When presented with the proposal, we jumped on the opportunity. We developed some ideas, presented them to the village leaders. It was decided to paint and make repairs at the local primary school. The Meyers would pay for the supplies; the village and Peace Corps would provide the labor. Only it all had to be done that Saturday afternoon!

Makela, the Meyer’s daughter, when asked if she had ever been to school like the one in Manunu, she replied in horror that she had not. It was in that much need of repair. The school has four rooms, 50 students, two teachers, eight grades, almost no supplies.

At 1:00 pm we all gathered and started. The Meyers were great, helping to organize, direct, and dig in with everyone else. In one afternoon, the entire school was painted, both inside and out, new linoleum flooring was laid, and minor repairs made. Some volunteers helped keep the children occupied with crafts, while the rest of us grabbed paint brushes.

I will let the pictures tell the story for this impromptu project. We all went to sleep early that night feeling that we all had accomplished something worthwhile. We were Peace Corps.
Shawn, Jennifer, Makela, and Jake Meyers
Boulder, Colorado

Getting Organized

Getting Started

Iusi and Sani

Cati Entertains Kids with Crafts



Keveni, Lini, and Malia with Manunu Officials

Jennifer, Paulo, and Boy with Knife
Lini and Maleko
Ikopo aka Jakob

Maleko and Keli



Niko, the Photog

Keveni, School Project Organizer

Children Singing to Us

School Front Before

School Front After

School Back Before

School Back After

Meyers Receiving Gift Mats from Village

At the End of the Day

"It Won't Be Long"


“It Won’t be Long”
Lyrics & Music
Tusi Magugatai

It won’t be long
You will be leaving here
It won’t be long
You’ll be going home
Counted years as month
Counted months as week
Counted weeks as days
Any day now,
You’ll be going home

In Samoan
E le’o toe umi
Ona outou tu’uu lea
E le’o toe umi
Malaga ese atu ma Manunu
Faitau tausaga
Faitau masina
Faitau vaiaso
Ua lata
I o outou aiga.

Last Sunday in Manunu


8:30 am Service

Today marks our last Sunday in Manunu and also Samoan Father’s Day. For those of us whose families attend the EFKS (Congregational Church) in Manunu, it is quite a day as the church bids us farewell. Several Peace Corps members participated in the service while four of us spoke to honor our fathers. I may add that some Peace Corps volunteers go to the local Mormon Church in the Village of Sauniatu because of their host families.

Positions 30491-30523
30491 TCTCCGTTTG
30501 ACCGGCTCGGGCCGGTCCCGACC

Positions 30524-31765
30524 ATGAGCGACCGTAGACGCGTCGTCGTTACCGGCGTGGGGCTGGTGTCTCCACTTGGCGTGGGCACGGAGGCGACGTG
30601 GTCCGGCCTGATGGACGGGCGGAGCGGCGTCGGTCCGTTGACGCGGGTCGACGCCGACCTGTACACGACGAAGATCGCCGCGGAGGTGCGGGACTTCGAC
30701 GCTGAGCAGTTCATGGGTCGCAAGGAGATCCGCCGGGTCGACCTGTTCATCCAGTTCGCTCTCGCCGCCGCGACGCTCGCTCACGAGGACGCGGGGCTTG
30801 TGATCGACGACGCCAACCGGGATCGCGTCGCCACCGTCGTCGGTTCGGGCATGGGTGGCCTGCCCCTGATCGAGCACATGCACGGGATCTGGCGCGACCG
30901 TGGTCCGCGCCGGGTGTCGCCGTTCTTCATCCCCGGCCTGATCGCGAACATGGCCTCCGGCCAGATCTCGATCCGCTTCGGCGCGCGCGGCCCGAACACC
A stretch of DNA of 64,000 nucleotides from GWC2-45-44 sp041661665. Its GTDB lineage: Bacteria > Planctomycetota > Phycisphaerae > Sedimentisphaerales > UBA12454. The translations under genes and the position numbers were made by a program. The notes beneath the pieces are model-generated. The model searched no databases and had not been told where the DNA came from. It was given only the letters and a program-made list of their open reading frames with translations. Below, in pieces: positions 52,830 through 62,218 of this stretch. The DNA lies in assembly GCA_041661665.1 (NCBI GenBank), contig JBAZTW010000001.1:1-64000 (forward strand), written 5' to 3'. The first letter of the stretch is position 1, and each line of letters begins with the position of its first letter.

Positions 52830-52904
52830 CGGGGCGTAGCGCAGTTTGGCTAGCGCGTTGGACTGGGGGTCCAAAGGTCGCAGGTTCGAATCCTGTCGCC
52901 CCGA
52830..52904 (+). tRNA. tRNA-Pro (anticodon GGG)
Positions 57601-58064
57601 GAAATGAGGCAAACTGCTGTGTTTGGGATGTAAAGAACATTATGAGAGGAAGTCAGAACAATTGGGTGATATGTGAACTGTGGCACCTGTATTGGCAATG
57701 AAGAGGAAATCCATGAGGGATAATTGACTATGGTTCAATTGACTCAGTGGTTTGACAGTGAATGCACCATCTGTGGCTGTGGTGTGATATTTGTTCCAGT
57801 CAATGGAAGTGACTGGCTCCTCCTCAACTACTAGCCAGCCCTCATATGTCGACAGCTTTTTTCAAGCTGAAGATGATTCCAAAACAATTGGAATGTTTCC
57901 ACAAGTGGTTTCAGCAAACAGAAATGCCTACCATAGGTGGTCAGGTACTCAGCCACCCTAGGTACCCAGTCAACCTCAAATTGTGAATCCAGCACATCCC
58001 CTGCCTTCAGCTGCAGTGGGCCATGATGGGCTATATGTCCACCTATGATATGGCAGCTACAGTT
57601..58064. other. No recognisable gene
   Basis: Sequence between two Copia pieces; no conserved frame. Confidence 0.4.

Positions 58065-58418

At the conclusion, or more properly the extension, of the service, we all got up on stage and were given ulas (leis) made of candy by members of the village. This recognizing of Peace Corps, our trainers, host families, fathers, and anyone else in the community lasted for over an hour. It worked something like this: You come up, the villager’s parade by, giving you a kiss and an ula. You then reciprocate by placing one of your ulas on some one else. At times you are heavy with candy, at other times light.

Over the weeks, I have noticed a change in the pastor, and us. The pastor has come face to face with many non-believers and has found us to not be so bad. He has even accepted and even welcomed our secular speeches in front of his congregation. His tone is much more welcoming than the initial commanding rhetoric. I think we in the Peace Corps too have come to recognize the importance he and the church plays in the life of Samoa. Maybe this last Sunday is some sort of reconciliation by us all. Maybe.

Lisi and Maleko Getting Ready to Speak

Lini with Candy Lei

Reception Line

Kissing and Hugging Continues

Morning Service Group with Leis

4:00 pm Service

Just when you think your emotions can not handle any more, the EFKS church shows once more their sorrow about the Peace Corps leaving during a 2 ½ hour program performed mainly the Youth Group. Fortunately, those three Peace Corps Volunteers who went to the Mormon Church in the morning and missed the morning EFKS service, were able to join us in the afternoon. The Meyers family who donated money for the school project on Saturday and some of their sailing companions also attended.

The feelings of loss one felt as the Youth Group sang, danced, and did skits, was felt by all. The final song was especially written by Tusi, from our host family, for the occasion.
There was hardly a dry eye. (See “It Won’t be Long” post for lyrics).

At the end of Youth Group Program, we all got up on stage and again formed a line as each church member hugged and kissed us goodbye.

Safyia Singing

Youth Choir Performing

Skit about the Evils of Alcohol

Meyers Family Being Recognized for Donating Money to Repaint School

Reception Line after Afternoon Servive